History is Destined to Repeat Itself…
…especially when we repeat ourselves. Not just the mistakes, but the triumphs as well.
There are countless blogs about marketing theory in recessions. Just Google it. You’ll see a ton of info out there. The case that I find most interesting is Proctor and Gamble…
P+G was founded in the 1837 by William Proctor and James Gamble, getting their start by selling soap and candles. Seeing as the company has survived every economic environment for the better part of 170 years I feel they are as good an example as any to learn from. P+G faced many obstacles as it grew into one of the largest and most successful companies of all time. P+G’s branding strategies encompassed everything from identifying markets and creating new brands specifically for those markets to creating competition from within (most notably in their line of soaps).
Even more interesting than how P+G managed to leverage it’s own brands to strengthen the entire company is their attitude toward marketing during recessions. P+G does not cut their marketing budget at all. Instead, they look for added value with current media and they look to new and innovative marketing ideas in order to break from the norm. An example of this would be the door-to-door surveys they did in the 1930′s. When the world was in the grasp of the Great Depression, P+G sent 3000 people to the streets to conduct door-to-door interviews with the consumer to find out what their concerns were, what products they were buying and why, and so on. The result was P+G was the only conglomerate to come through the Depression in about the same condition it entered it: STRONG!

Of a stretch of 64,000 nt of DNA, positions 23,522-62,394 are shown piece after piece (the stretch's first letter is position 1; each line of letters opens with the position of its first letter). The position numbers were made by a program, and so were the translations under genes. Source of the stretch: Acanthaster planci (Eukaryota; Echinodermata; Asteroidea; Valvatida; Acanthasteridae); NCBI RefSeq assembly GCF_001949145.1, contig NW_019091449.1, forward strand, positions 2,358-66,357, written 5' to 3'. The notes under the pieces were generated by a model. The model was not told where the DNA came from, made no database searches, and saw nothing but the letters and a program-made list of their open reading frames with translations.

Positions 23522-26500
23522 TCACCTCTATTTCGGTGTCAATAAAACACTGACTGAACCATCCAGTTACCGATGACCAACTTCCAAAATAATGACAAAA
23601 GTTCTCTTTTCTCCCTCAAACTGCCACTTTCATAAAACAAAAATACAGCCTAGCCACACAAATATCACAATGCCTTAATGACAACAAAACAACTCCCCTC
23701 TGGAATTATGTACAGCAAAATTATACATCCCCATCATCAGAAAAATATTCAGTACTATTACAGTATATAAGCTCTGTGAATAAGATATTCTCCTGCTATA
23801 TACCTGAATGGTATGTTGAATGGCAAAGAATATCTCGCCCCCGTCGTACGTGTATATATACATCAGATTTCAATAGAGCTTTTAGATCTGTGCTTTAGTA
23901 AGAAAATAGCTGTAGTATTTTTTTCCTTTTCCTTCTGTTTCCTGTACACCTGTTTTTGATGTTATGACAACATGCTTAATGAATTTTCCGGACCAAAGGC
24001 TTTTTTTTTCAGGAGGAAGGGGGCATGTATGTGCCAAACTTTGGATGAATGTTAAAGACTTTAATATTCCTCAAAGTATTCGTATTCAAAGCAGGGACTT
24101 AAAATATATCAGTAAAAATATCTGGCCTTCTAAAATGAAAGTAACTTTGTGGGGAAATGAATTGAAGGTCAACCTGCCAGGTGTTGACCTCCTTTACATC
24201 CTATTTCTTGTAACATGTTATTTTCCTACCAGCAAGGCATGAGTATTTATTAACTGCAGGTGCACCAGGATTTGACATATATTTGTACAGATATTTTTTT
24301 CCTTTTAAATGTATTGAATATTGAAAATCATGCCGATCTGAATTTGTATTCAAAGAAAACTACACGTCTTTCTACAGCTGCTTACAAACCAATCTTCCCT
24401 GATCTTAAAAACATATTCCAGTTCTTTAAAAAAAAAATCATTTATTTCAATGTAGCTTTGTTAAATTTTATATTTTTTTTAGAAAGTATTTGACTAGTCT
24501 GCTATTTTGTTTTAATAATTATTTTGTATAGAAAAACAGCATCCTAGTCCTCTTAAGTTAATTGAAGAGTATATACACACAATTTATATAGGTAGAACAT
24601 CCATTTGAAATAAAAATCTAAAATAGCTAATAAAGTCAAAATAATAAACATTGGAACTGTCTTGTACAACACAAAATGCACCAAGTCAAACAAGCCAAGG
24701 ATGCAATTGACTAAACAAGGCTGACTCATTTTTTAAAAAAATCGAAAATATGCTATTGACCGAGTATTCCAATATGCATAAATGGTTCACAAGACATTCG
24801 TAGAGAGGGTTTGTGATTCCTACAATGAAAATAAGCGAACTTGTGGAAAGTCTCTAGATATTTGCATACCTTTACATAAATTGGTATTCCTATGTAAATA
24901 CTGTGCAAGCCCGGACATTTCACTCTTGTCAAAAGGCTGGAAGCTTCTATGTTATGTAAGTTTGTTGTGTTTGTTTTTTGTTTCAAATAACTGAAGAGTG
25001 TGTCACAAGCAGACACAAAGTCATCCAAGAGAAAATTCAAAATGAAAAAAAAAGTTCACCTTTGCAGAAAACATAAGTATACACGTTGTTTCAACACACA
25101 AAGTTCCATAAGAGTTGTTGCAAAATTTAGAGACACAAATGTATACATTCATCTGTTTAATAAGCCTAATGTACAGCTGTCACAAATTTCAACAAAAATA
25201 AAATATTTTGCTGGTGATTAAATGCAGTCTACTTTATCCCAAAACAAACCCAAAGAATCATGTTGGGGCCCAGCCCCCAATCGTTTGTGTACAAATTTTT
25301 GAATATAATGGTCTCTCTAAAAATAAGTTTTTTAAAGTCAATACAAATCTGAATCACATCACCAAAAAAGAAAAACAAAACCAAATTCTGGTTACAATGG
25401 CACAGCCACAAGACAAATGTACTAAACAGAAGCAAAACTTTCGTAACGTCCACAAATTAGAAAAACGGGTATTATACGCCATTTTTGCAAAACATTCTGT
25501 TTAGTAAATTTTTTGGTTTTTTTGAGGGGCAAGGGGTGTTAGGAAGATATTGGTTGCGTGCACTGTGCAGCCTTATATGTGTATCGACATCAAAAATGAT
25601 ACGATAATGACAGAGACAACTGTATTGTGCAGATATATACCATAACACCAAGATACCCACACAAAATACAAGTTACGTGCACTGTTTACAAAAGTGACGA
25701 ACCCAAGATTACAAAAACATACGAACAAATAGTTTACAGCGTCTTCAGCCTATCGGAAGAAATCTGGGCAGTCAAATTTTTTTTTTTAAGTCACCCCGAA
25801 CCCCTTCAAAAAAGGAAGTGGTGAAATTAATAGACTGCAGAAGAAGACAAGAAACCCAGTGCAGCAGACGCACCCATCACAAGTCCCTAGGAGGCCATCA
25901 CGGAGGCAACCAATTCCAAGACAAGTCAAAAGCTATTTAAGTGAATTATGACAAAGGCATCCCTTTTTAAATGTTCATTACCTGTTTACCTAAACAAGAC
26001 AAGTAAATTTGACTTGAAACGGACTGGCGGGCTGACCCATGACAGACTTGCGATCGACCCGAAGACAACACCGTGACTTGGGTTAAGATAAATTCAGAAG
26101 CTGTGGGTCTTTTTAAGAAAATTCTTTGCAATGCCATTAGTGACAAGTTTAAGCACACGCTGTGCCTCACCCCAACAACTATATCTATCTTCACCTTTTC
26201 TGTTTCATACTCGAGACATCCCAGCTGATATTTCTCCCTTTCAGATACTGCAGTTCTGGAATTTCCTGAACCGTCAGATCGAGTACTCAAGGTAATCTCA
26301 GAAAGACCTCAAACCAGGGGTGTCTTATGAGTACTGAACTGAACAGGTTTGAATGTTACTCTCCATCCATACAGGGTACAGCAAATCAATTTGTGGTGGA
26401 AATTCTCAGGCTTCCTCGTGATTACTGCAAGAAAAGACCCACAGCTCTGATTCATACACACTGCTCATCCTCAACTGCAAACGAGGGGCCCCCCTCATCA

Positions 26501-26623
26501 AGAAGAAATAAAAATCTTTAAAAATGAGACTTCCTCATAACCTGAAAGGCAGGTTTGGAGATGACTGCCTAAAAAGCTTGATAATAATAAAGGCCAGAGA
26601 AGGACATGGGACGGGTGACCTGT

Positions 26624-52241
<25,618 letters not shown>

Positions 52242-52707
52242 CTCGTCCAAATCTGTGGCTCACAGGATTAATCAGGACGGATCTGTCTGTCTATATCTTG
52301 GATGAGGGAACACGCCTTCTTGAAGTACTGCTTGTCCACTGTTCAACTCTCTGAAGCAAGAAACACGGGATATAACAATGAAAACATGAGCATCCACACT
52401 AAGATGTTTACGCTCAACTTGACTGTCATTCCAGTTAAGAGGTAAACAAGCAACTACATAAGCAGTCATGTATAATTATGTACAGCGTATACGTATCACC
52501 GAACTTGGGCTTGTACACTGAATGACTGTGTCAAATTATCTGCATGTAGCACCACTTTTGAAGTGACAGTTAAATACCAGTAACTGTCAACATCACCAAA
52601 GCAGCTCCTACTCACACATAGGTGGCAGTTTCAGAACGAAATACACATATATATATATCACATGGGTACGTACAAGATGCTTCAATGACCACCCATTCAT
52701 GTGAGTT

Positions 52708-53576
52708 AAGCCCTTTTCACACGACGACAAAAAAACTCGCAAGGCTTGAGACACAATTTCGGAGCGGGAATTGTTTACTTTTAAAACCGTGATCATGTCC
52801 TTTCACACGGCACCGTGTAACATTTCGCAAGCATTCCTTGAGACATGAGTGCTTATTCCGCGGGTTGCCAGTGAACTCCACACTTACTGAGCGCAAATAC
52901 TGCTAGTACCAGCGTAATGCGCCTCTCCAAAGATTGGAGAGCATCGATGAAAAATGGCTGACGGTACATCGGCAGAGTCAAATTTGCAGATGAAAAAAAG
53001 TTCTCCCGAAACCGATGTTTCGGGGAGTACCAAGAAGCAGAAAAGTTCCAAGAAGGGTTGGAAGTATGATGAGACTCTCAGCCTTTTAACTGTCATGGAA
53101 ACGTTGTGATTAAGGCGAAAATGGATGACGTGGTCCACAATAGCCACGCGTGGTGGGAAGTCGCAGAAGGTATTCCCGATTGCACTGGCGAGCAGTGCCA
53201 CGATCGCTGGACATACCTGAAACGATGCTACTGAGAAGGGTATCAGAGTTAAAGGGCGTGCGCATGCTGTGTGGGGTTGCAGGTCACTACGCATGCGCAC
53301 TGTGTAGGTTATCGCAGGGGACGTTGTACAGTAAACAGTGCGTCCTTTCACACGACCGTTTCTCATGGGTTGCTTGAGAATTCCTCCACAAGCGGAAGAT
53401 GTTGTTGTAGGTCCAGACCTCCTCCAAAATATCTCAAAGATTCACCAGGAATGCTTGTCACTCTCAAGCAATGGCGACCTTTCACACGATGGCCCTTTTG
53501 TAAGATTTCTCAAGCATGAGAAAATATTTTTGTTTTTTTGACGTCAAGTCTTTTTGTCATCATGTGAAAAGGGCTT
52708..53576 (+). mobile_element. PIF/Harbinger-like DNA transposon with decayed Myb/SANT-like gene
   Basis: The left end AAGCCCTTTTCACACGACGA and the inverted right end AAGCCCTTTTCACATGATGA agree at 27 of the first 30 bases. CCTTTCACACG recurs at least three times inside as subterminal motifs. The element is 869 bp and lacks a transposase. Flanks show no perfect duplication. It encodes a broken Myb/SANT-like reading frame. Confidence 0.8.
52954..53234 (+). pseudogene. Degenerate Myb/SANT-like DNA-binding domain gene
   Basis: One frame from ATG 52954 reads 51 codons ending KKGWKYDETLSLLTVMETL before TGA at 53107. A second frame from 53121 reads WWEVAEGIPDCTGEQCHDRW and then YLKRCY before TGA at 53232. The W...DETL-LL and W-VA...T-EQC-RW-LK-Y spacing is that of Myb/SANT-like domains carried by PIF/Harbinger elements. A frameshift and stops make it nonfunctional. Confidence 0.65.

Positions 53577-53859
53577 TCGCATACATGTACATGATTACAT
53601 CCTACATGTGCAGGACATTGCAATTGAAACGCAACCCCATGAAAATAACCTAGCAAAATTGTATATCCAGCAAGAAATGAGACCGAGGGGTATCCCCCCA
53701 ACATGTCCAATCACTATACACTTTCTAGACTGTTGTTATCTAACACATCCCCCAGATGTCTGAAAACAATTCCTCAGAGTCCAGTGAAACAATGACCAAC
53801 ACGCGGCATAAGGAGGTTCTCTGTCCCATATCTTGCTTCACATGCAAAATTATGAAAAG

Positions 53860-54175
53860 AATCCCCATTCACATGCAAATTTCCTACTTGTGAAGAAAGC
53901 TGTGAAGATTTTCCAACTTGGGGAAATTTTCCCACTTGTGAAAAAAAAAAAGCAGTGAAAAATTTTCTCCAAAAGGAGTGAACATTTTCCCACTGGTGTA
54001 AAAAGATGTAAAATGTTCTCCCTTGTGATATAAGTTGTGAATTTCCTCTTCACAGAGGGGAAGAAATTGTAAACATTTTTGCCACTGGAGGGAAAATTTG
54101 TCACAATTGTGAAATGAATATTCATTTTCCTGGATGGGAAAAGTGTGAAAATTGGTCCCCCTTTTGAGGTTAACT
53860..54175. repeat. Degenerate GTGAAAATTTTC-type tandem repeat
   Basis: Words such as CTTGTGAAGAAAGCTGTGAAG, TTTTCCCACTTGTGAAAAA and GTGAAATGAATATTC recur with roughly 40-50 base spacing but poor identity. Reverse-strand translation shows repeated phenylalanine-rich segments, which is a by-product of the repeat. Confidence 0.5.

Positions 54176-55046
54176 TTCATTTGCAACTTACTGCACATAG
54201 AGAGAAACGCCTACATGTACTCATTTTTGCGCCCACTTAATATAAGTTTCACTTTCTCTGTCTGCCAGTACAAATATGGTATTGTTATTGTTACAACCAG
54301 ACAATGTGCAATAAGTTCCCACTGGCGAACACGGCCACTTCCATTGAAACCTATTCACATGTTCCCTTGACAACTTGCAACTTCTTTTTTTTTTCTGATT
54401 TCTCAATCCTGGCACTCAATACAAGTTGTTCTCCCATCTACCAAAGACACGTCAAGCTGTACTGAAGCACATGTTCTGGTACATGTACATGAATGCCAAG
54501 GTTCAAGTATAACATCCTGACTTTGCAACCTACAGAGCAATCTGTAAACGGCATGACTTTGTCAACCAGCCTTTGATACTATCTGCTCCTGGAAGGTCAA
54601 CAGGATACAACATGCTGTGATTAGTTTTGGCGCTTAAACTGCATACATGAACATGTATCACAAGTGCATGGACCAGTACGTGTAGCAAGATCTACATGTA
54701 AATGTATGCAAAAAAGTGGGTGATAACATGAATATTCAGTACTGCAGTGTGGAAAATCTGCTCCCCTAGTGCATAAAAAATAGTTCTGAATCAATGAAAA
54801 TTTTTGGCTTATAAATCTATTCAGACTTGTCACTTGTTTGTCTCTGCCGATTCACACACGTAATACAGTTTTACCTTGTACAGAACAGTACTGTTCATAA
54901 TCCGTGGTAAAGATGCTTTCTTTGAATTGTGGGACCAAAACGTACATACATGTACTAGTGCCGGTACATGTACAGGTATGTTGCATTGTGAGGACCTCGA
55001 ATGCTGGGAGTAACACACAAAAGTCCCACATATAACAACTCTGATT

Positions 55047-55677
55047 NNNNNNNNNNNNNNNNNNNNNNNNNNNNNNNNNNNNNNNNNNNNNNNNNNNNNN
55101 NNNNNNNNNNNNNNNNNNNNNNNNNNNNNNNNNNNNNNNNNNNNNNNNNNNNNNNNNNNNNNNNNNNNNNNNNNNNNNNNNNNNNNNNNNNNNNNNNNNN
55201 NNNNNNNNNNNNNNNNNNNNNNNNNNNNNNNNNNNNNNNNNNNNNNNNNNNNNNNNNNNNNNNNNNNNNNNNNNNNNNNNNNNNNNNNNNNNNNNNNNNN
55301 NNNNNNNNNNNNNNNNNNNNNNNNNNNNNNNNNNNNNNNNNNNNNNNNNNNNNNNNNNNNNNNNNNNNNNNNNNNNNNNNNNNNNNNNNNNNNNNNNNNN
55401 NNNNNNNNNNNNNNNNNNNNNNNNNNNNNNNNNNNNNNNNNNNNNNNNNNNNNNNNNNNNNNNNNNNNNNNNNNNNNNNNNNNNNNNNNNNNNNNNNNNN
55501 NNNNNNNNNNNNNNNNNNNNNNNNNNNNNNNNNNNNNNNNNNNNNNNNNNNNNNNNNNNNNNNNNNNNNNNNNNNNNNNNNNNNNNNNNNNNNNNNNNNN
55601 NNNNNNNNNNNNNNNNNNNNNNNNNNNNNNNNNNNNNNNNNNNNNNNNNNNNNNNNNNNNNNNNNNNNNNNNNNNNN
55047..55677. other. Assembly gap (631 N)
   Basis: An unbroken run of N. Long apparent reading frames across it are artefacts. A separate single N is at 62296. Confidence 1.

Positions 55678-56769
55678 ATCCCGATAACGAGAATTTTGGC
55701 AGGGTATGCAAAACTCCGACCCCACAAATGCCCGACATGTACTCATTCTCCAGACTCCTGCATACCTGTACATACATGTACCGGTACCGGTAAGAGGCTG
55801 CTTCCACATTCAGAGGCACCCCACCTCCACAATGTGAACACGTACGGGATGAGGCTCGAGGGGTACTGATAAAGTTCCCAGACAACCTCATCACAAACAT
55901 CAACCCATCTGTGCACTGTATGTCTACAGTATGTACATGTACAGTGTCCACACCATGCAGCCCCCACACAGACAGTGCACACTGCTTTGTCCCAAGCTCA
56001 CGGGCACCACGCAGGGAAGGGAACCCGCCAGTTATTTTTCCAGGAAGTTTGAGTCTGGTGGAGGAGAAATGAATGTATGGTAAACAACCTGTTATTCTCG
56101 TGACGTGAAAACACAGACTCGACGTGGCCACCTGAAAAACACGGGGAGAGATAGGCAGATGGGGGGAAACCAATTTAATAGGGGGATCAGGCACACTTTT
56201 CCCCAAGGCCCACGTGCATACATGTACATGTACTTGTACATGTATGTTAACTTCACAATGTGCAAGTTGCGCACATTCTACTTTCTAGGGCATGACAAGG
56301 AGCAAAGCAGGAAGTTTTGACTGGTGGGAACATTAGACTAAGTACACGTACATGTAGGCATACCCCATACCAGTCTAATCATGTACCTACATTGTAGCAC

Many things can be learned from their example. To me, the most important is this: Being Proactive is far better than being reactive. P+G decided to find advertising value by negotiating better terms and pricing with current vendors and taking the savings and investing into new programs. Sound familiar?
JustoutofHome and Wirespring have both pointed out a trap that many agencies fall into… “No one has ever fired an agency for buying 30-second tv spots” Not terribly exciting, and in today’s DVR world, not too smart either. Look at your current strategy and see where you can get better value for your dollar. Instead of saving, try new media like mobile billboards, digital signage, Facebook, Twitter, etc… You may find yourself pleasantly surprised!
If you are interested in learning details about Proctor and Gamble’s marketing strategies, I suggest Wikipedia is a good starting point